Friday, December 06, 2013

Meet Orgood, the Wizard of Piley Court

We're at the midpoint between episode 1's release and episode 2's. "Batan's Caper" comes out next, but in the meantime, here's another introduction to a character within the story.

Orgood isn't mentioned in episode 1. He hovers in the background, but his name isn't mentioned until episode 2, and he becomes a larger presence throughout the course of the series.

Orgood is first an inventor, a Thomas Edison sort of person, but with a strongly amoral streak to his pursuit of new inventions. His work has had a huge impact on Spire City over the past decades, with new steam engines and clockwork constructs transforming life for many in the city. He's seen as a wonder worker, called the Wizard of Piley Court because of the location of his laboratory. He isn't as wealthy as he maybe could be, but he's certainly wealthy by the standards of Chels & gang, and he moves among high society and is welcomed even by the most exclusive, old-wealth sorts who live on the bluff overlooking Spire City's harbor.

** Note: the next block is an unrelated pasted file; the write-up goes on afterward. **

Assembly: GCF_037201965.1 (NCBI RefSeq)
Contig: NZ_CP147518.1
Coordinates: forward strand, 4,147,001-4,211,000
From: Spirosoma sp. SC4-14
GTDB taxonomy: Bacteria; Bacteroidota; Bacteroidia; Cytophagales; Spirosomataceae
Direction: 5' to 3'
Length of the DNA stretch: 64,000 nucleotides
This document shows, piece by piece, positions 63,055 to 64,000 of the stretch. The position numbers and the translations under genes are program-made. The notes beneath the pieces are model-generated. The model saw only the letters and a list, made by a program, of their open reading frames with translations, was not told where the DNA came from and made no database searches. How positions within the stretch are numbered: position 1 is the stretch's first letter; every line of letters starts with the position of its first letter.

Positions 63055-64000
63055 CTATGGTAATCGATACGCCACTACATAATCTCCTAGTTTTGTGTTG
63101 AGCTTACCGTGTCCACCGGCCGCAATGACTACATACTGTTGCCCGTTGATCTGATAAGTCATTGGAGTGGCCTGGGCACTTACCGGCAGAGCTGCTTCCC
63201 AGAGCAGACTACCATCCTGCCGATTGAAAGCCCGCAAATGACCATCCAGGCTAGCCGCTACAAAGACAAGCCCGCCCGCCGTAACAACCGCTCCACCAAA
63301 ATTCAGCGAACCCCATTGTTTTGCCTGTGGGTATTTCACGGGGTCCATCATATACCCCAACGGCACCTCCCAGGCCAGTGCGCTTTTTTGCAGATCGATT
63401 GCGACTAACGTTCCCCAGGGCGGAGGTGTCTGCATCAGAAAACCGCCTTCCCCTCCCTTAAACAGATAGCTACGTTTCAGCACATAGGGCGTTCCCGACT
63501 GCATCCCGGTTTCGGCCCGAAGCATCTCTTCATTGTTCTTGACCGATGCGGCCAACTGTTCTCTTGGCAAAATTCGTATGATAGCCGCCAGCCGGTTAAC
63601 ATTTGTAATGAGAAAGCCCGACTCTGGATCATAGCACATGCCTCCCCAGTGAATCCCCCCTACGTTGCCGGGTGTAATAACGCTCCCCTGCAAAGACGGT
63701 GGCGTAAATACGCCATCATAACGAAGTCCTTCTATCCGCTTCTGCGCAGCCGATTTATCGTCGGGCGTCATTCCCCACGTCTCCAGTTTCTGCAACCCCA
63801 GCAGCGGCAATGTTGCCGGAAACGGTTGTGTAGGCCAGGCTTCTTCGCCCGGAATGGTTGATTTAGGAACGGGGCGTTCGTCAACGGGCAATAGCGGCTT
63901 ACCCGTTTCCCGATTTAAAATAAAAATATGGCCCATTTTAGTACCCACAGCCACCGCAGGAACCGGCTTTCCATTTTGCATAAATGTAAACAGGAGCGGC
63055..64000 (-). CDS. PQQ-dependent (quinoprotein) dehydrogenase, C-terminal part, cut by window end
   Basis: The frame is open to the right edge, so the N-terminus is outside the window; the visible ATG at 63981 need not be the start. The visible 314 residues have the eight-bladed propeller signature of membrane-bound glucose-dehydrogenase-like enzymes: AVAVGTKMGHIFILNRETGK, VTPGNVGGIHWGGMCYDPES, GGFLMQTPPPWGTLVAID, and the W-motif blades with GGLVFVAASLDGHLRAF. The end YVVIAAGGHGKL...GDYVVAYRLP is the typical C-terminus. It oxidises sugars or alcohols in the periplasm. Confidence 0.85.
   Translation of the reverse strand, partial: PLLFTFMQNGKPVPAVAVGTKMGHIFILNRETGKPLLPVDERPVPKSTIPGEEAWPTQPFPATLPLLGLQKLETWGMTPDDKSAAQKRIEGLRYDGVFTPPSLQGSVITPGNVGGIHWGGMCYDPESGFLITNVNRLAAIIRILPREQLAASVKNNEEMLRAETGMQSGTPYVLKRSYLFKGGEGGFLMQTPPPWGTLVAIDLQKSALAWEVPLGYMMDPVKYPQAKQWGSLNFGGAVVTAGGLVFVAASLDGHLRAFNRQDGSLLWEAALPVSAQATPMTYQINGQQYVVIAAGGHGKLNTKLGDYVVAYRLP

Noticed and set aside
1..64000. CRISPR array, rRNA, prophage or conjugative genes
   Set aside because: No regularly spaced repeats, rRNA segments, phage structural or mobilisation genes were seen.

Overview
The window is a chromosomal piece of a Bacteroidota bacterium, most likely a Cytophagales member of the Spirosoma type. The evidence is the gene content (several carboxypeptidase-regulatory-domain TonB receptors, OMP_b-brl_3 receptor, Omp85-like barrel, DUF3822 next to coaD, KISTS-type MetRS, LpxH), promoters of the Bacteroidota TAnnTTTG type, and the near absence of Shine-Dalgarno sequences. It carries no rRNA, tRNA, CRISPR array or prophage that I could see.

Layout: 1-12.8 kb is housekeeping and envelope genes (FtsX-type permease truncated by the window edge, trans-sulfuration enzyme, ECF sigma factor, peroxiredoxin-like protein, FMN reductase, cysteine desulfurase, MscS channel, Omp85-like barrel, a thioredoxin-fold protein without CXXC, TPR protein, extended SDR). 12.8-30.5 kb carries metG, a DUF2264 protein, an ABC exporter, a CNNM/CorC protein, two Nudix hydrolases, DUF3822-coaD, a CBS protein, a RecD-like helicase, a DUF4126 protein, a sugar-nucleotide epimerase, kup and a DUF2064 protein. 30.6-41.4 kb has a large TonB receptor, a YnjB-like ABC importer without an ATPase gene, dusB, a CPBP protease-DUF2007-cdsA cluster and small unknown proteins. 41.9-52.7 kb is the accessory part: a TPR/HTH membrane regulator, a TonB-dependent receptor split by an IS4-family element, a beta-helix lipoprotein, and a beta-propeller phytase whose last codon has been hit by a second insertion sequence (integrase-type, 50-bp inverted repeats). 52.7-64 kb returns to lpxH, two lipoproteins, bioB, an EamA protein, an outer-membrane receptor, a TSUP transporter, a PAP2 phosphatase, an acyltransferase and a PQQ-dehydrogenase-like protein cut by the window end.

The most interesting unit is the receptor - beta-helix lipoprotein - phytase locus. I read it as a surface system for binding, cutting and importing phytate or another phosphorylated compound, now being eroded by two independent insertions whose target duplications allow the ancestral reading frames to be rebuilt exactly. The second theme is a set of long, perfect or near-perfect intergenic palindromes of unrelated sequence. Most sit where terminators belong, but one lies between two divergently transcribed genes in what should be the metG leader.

Twenty years or so before the story begins, some of those super wealthy people were fretting about the numbers of poor people coming to live in the city. The industrial revolution, not least because of Orgood's own inventions that allowed for rapid changes in the factories of the city, drew in many people from the countryside inland from Spire City and from other nations as well. From what these rich people saw, though, too many of them weren't working. The numbers of beggars and immigrants were too much. What could you do, though? You couldn't just go around shipping them off somewhere.

That was when Orgood had his idea. When rats became a problem, no one complained that you couldn't kill them. They just hired more rat catchers. What if he could find a way to target those people who weren't working in the factories or other productive jobs, and simply turn them into common pests? The rat catchers and other vermin hunters would have more work, and the infestation would ease up quickly. In theory. A dozen years after the first infections, the serum he created has never worked perfectly, so Chels and those like her might survive for years after infection instead of turning quickly into animals. And no matter how many people they cleared off the streets, factory closings and the realities of the industrial revolution mean there are always more people who end up on the streets, offending the senses of the wealthy elite.

No comments: